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Author: Vanessa Ngan, Staff Writer, 2003. Updated by Dr Natalie Renaud, Registrar, Sexual Health Services, Hamilton, New Zealand. April 2018.
Granuloma inguinale is a sexually transmitted infection (STI) caused by the bacteria previously classified as Calymmatobacterium granulomatosis and now reclassified as Klebsiella granulomatis.
It is also called donovanosis after ‘Donovan bodies’, which are cellular components that are seen when scrapings from the genital skin lesions are viewed under a microscope.
Granuloma inguinale is most commonly found in tropical or subtropical areas such as Papua New Guinea, Southern India, Southern Africa, the Caribbean and South America. In Australia, it is largely confined to Aboriginal and Torres Strait Islander population in the remote northern region. A successful elimination program in Australia targeting this population was started in the mid-1990s. In countries where it is less frequently seen, cases are most probably related to foreign travel. Granuloma inguinale is extremely rare in New Zealand.
Sexually active people are at risk of getting granuloma inguinale. The peak incidence is between 20 and 40 years of age. Vertical transmission during childbirth can also occur from contact with the bacteria in the genital tract. A small minority of people (mainly children) may be infected from direct skin-to-skin contact. Klebsiella granulomatis is of low pathogenicity and it may require repeated exposure to develop skin lesions.
The time from exposure to the bacteria to the development of signs and symptoms of granuloma inguinale has not been well defined. The reported median is 50 days, but it can vary from a few days to up to a year.
The initial lesion is usually a firm papule or subcutaneous nodule at the site of contact, that later ulcerates. The areas most commonly affected are the penis (corona, glans and prepuce), the vulva (labia minora and fourchette) and anal area (which is more common in men).
The ulcerovegetative type of granuloma inguinale is the most common clinical presentation.
Without treatment, these ulcers continue to enlarge.
The nodular type of granuloma inguinale is less common than the ulcerovegetative type and consists of a mixture of papules and nodules that are soft and red, also with some granulation tissue.
The hypertrophic type of granuloma inguinale consists of large vegetating masses, which has been described as a ‘walnut' appearance.
The necrotic type of granuloma inguinale consists of a deep foul-smelling ulcer.
Cicatricial granuloma inguinale consists of extensive plaques of scar tissue.
The infection can spread to the inguinal region where it can cause swelling and ulceration. This is called pseudobubo. Complications of chronic granuloma inguinale include bleeding, secondary infection, swelling from lymphoedema, and significant scarring causing destruction of the genital architecture.
Credit. Images supplied by Dr Shahbaz A. Janjua
Due to the variation in presentation and significant overlap with other genital ulcers, granuloma inguinale can be difficult to diagnose clinically.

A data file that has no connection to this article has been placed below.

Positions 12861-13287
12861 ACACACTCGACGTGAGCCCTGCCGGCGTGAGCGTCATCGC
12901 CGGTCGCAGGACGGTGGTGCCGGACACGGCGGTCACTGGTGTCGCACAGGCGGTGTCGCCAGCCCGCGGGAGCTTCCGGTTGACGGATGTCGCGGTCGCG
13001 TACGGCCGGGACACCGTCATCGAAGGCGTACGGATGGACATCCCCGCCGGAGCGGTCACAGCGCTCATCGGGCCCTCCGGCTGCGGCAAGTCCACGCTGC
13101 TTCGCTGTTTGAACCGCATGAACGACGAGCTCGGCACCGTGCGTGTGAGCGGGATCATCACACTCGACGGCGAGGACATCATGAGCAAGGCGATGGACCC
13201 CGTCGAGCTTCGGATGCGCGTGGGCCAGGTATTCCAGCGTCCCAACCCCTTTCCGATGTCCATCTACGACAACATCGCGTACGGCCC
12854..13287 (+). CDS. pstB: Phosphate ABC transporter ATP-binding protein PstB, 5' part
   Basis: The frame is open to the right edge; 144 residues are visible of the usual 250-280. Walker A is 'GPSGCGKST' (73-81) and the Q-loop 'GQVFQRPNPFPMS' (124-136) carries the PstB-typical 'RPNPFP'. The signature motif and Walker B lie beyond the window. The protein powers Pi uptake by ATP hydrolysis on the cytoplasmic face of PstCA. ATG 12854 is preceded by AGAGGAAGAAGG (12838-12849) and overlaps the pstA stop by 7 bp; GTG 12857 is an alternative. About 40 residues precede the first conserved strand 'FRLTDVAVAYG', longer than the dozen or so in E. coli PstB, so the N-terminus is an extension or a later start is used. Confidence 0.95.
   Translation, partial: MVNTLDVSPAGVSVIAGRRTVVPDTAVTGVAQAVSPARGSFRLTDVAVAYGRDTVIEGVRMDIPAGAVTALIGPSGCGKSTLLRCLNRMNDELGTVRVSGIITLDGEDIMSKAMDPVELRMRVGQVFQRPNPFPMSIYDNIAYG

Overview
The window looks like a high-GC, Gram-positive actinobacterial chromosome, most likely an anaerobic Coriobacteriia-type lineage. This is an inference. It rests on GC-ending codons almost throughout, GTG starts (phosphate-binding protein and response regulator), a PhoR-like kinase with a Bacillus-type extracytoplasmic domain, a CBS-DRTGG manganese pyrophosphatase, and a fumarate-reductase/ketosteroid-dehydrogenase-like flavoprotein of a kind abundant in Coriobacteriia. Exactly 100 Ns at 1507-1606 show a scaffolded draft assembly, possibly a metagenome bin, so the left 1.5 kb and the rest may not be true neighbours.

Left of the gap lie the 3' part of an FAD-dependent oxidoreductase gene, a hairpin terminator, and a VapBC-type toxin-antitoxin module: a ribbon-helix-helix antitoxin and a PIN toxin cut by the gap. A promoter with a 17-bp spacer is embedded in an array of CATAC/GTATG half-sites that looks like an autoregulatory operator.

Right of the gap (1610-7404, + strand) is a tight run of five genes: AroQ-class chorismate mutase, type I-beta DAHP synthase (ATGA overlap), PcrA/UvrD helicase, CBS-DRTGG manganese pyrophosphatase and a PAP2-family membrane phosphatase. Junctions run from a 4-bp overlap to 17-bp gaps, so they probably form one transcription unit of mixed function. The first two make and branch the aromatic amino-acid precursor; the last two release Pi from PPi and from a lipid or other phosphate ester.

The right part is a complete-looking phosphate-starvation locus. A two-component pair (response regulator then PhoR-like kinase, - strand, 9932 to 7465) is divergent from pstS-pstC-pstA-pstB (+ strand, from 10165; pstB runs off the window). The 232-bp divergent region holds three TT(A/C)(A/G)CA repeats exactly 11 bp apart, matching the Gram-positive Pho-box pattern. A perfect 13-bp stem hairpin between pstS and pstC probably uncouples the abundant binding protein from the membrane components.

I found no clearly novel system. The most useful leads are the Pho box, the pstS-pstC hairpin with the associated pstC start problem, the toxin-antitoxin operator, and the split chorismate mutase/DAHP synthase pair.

In the early stages, it may be difficult to differentiate it from chancroid. In the later stages, it may look like lymphogranuloma venereum. It may also be confused with other conditions, such as penile or vulvar cancer, genital herpes or syphilis.
Laboratory diagnosis is made by direct microscopy of Giemsa-stained crushed tissue smear looking for characteristics Donovan bodies or by histological examination of a tissue biopsy. Culture is very difficult. Nucleic acid amplification tests are not routinely available and serology testing is not useful.
Granuloma inguinale is treated with antibiotics. In settings where this infection is very rare, it is recommended that management involve a sexual health or infectious diseases specialist.
The suggested preferred antibiotic is 1 g of weekly azithromycin for 3 or more weeks. Other treatment options include trimethoprim and sulfamethoxazole, doxycycline, erythromycin, with parenteral gentamicin as a treatment adjunct. Treatment should be continued for a minimum of 3 weeks or until the lesions heal completely; provided there is an adequate clinical response.
Sexual activity should not take place until all lesions are completely healed. A follow-up examination is necessary to ensure a complete recovery. Sexual contacts should be notified and undergo clinical examination for possible lesions. Antibiotic prophylaxis should be considered for a baby born to an infected mother with genital lesions.
A full sexual health screen should be done, in particular tests for genital herpes, syphilis and human immunodeficiency virus (HIV). Lesions that bleed easily increase the risk of HIV transmission and multiple infections can be present.
Like other sexually transmitted infections, the risk of acquiring this infection is reduced by safe-sex practices including limiting the number of sexual partners, avoiding sexual contact with individuals from a high-risk population, and using condoms.
If you think you are infected, stop all sexual contact and see your usual doctor or a specialist clinician at a sexual health clinic immediately.
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